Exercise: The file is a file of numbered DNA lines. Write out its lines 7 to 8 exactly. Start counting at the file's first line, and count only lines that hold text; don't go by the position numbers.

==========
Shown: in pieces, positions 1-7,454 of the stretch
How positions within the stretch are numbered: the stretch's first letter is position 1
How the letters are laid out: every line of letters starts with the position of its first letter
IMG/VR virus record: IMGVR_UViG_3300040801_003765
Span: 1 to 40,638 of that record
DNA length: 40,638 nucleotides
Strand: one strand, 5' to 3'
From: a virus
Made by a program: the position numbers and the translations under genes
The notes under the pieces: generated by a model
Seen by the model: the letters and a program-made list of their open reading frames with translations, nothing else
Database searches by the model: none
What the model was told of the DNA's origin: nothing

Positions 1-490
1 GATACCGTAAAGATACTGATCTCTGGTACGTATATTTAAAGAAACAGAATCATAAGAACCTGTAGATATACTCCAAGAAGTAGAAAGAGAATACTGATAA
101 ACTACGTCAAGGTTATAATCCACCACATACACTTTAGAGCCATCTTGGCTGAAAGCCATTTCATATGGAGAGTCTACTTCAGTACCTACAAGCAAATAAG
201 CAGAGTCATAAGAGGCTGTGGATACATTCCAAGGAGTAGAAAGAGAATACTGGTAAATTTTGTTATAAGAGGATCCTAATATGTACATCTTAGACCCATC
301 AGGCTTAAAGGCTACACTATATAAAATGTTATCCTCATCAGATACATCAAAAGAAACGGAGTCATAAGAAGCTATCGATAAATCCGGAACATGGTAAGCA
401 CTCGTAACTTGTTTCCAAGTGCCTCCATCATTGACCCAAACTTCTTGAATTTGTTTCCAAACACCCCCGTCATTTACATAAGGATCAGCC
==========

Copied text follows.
Strand: one strand, 5' to 3'
From: a virus